Share

100 roof-mounted HVAC units, each the size of a small RV
GE's upgraded HVAC units
HVAC controls are constantly monitored on the facility network

Showcase Project: HVAC Enthalpy Controls Upgrade

Sector Type

Industrial

Location

South Carolina

Project Size

1,500,000 Square Feet

Financial Overview

$835,960

The "annual plant electricity use" bar chart in the first tab below shows 2013 and 2014 annual plant electricity index numbers. Those numbers are calculated using the following formulas:

Baseline Electricity Use Index (2013) = (Baseline Electricity Consumption)/(Baseline Electricity Consumption)

Actual Electricity Use Index (2014) = (Baseline Electricity Consumption – Expected Electricity Savings)/ (Baseline Electricity Consumption)

Annual Plant Electricity Use

Baseline (2013)
1
Actual (2014)
0.82

Electricity Savings:

18%

Annual Plant Electricity Cost

Baseline (2013)
1
Actual (2014)
0.82

Cost Savings:

18%

HVAC Use

Baseline (2013)
35,000 MWh
Actual (2014)
15,600 MWh

Energy Savings:

55%

HVAC Cost

Baseline (2013)
$2,100,000
Actual (2014)
$960,000

Cost Savings:

54%
Background

GE Gas Power Systems owns a 1.5 million square foot gas turbine manufacturing facility in Greenville, South Carolina. In 2013, the company initiated a project to upgrade the location’s 100 rooftop heating, ventilation, and air conditioning (HVAC) units. The units were 15 to 25 years old and provided a total capacity of approximately 6000 refrigeration tons, equivalent to 72 million British thermal units (BTU). Rather than replace the units, GE planned to upgrade them with modern enthalpy controls, which were estimated to save energy at a much lower cost.

More

Enthalpy controls, also referred to as “economizers” or “free cooling,” can rarely be found in older facilities. They check to see if both the outside temperature (sensible heat) and the outside humidity (latent heat) are low enough to be used for indoor cooling. If the indoor thermostat calls for cooling and the outside air enthalpy (total heat) is low enough, the economizer brings in the cooler and less humid air instead of operating a compressor, allowing for greater energy savings.

Less
Solutions

After conducting a proof of concept on two units, GE projected that installing modern enthalpy controls would reduce rooftop energy consumption by 50% per year, bringing it down from approximately 35,000 MWh to 17,000 MWh with annual dollar savings of roughly $1 million. Capital investment and installation consisted of a one-time expense of less than a $1 million, covering HVAC controls, variable damper controls, new non-slip fan belts, filter sensors, and power meters. Simply installing new HVAC units could have cost between $5 million and $10 million. Funds were allocated in late 2013 and the facility’s HVAC rooftop controls were upgraded by June 2014. A second proof of concept project was conducted after half of the controls and power sub-meters were installed. The outcome of the study modified projected energy use from 17,000 MWh to 15,500 MWh, exceeding the initial study’s estimated savings.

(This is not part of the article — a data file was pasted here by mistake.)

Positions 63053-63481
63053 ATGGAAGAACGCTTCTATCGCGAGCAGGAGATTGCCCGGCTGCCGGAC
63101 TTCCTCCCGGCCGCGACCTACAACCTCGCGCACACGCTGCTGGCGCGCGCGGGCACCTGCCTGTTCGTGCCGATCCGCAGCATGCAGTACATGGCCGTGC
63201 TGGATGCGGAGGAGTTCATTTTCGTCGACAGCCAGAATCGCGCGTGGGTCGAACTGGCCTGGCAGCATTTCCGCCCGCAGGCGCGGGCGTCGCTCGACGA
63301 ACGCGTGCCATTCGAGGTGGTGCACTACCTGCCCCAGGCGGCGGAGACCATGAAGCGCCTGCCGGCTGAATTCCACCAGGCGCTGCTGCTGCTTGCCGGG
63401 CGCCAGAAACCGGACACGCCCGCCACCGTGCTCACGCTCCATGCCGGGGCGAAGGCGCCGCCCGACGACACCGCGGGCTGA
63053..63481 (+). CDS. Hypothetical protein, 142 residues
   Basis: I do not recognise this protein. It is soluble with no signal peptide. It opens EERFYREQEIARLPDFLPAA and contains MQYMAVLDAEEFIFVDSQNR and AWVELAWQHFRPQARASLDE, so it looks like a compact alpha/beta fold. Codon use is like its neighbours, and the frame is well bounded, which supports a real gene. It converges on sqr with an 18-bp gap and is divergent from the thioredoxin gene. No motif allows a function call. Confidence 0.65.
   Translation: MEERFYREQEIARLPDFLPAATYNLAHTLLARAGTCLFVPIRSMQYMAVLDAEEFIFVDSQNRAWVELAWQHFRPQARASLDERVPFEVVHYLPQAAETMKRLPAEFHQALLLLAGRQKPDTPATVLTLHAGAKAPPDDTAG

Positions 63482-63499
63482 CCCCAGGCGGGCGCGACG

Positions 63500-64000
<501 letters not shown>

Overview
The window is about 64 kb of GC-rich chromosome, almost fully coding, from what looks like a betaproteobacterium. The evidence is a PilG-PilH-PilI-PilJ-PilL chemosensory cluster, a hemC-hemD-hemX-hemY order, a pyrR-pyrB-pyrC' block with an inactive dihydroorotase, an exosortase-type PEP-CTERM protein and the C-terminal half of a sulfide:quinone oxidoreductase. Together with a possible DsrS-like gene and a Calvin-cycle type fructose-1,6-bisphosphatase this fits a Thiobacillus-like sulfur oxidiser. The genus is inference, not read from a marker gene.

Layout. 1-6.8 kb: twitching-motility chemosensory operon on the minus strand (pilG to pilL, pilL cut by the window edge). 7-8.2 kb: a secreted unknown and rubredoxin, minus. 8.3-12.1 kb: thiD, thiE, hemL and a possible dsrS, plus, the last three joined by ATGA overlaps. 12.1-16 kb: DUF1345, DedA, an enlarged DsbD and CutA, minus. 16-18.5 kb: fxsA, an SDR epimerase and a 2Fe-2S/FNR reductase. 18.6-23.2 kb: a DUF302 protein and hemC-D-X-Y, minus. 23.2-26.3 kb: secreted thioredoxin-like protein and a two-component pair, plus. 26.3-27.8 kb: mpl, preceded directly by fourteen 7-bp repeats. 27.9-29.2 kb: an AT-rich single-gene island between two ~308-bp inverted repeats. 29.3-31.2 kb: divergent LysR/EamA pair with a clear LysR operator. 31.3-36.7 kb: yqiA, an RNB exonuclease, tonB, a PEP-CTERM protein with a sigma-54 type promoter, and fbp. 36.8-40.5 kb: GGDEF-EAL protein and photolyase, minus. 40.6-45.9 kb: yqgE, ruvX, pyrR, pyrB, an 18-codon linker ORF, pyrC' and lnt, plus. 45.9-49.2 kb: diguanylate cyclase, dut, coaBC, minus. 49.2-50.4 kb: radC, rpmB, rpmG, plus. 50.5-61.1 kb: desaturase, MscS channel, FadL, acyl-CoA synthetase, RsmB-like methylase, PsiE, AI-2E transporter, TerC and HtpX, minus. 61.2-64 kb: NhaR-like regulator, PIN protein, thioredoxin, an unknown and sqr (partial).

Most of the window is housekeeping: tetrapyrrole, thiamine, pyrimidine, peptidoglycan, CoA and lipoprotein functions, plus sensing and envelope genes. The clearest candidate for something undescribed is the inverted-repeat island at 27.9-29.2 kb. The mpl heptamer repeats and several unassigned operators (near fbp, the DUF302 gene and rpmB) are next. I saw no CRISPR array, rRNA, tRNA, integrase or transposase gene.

More

Summary of energy efficiency measures:

  • Installing modern enthalpy controls on all 100 rooftop HVAC units
  • Implementing power sub-meters

The enthalpy controls are programmed to automatically use outside air for partial cooling if the outside air is at least 5 degrees cooler than the inside recirculated air. This reduces the need for mechanical cooling.

The power sub-meters enable GE to not only track total reduction, but also track usage by physical location or business component. When the company sees an area suddenly rise in usage, it can then target efforts to improve efficiency.

Less
Other Benefits

The enthalpy controls provide for greater comfort for the facility’s employees at lower cost to GE. The facilities team maintains the manufacturing floor temperature comfort level between 70°F and 75°F. GE determined this ideal temperature range by looking at years of studies on the various heat loads generated at each work space and the most effective installation of HVAC units to maintain each space. As the company has 1.5 million square feet of conditioned manufacturing space, balancing cost and comfort has long been a challenge.

More

With enthalpy controls, GE now has excess capacity on compressors so it can respond quicker to temperature changes. Bringing in outside air to cool the building is most effective in the spring and fall. There are also energy efficiency gains because before the controls’ installation, manufacturing equipment would have required cooling all year long due to latent heat.

Less